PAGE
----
Appointed Board Needs Study
Having only been here since 1983, I didn’t know much about the appointed board. So I turned to a resource I have often used over the years, the 1982 edition of “This is Plainfield” compiled by the League of Women Voters. It is a “Know Your Town” study of the city that follows 1954, 1965 and 1972 editions. It is also the last one published.
A lot of things have changed since 1982, but looking back can be a valuable exercise and the booklet is still a good reference. I once tried to mark it up with changes in hopes that a more current version could be developed, maybe even online. It certainly would be a lot easier to produce nowadays with digital photos and such. Many of the organizations listed in the back of the booklet have disappeared and others, like the League, are smaller than in the heyday of civic organizations. The current League may not be equipped to take on the project.
Anyway, the booklet tells me that the board used to consist of seven members appointed by the mayor. They were required to be American citizens with at least two years’ residency in the city before being appointed. They could not have any direct or indirect claims against the board. Terms then, as now, were three years.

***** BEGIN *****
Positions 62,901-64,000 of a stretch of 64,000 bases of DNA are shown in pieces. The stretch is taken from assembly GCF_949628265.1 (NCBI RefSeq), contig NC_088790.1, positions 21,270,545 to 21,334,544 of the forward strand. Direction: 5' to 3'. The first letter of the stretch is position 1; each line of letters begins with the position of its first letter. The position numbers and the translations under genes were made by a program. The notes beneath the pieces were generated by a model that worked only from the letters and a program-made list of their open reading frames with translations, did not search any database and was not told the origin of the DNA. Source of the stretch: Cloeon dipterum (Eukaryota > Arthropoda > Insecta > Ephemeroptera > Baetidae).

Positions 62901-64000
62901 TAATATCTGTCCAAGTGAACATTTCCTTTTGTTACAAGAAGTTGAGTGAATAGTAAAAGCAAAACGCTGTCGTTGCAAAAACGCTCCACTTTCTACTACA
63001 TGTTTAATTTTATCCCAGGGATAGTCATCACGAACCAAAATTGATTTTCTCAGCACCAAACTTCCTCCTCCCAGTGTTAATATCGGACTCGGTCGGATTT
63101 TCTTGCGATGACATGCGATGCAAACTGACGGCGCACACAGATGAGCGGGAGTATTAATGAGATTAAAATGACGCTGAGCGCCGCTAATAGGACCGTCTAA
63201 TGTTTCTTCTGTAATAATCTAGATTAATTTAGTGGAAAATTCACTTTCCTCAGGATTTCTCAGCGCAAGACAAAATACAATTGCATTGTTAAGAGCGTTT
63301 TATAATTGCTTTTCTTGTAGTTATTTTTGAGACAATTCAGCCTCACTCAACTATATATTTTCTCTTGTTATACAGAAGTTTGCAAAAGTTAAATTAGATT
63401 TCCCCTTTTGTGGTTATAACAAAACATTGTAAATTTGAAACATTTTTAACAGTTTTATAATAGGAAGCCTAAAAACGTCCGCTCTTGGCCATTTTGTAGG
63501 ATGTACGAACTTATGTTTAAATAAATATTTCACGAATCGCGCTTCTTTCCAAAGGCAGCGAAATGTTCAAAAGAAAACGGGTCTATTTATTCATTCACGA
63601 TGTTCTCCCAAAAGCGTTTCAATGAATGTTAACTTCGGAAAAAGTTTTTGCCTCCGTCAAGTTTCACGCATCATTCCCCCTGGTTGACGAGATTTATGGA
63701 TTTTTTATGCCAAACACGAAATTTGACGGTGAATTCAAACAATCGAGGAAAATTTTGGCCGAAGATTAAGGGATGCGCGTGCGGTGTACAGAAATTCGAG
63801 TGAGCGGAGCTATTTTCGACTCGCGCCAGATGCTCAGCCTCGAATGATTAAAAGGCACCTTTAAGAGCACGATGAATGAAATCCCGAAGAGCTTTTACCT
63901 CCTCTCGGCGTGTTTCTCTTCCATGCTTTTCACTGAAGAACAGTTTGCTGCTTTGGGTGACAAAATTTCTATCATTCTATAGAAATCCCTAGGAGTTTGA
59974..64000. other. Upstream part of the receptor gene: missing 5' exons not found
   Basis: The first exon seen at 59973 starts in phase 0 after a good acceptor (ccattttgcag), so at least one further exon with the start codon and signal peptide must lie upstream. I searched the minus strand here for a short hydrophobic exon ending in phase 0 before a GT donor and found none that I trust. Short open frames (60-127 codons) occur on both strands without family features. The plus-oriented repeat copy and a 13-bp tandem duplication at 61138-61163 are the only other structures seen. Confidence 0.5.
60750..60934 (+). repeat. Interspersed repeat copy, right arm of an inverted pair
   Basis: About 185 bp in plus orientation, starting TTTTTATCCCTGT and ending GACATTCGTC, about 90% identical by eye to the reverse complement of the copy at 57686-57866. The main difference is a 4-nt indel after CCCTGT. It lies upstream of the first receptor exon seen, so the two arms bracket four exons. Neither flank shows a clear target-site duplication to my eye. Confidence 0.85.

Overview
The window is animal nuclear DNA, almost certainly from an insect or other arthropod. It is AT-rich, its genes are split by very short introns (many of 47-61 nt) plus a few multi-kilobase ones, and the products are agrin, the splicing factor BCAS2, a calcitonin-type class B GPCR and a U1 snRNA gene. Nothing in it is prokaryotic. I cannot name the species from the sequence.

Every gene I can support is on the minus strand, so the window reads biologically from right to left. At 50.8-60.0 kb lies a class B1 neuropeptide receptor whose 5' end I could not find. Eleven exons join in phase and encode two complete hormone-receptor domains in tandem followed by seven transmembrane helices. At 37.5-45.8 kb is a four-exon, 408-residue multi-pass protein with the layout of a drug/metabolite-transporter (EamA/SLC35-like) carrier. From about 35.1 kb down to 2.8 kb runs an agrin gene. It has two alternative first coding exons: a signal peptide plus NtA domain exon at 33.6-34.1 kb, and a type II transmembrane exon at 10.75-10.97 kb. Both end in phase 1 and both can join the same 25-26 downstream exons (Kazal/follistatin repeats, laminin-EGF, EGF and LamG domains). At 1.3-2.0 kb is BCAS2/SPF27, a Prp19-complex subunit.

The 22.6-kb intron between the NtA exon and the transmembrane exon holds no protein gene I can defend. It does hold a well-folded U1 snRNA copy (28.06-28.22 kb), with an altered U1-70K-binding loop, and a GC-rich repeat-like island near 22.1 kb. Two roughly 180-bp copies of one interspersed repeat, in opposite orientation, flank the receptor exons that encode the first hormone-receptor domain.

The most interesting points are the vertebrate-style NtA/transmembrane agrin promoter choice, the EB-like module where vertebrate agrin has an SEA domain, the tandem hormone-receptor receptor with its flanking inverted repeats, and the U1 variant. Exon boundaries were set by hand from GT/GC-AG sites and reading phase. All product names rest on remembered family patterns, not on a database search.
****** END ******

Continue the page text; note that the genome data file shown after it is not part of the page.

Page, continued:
There are more rules and duties, but for now the simple question is whether an appointed board would be better than an elected board. This is a matter for fact-finding on the process and discussion on the pros and cons before folks jump on a bandwagon because the state gave the district low marks for governance.
I looked up the election results for 2005, the year that produced those whose terms will be up in April. For three three-year terms, 11 people ran. An unexpired term attracted another five candidates. I invite people to click here and go to Plainfield to see all the names. How many of them can be seen at board meetings now?
The state has the power to add three members to the present nine-member board. Here again, how will dedicated, non-political candidates be found?
The board is only one part of a complicated network of people who affect the quality of education in Plainfield. With No Child Left Behind, outside forces have a stronger role in achieving positive outcomes. The goal of the monitoring, it seems, is to identify strengths to build on and weaknesses for intervention.
Board members are supposed to receive training that assures a common understanding of their roles and the laws regarding education. At the least, any state-appointed members should have had that training before being named. As for changing the local system from an elected to an appointed board, that decision is very weighty and requires deliberation.
Meanwhile, I’m glad the question drove me back to the LWV booklet. It is a fascinating look at what was, in light of what is here now. If you are lucky enough to get your hands on a copy, take a spin through it and see what you think.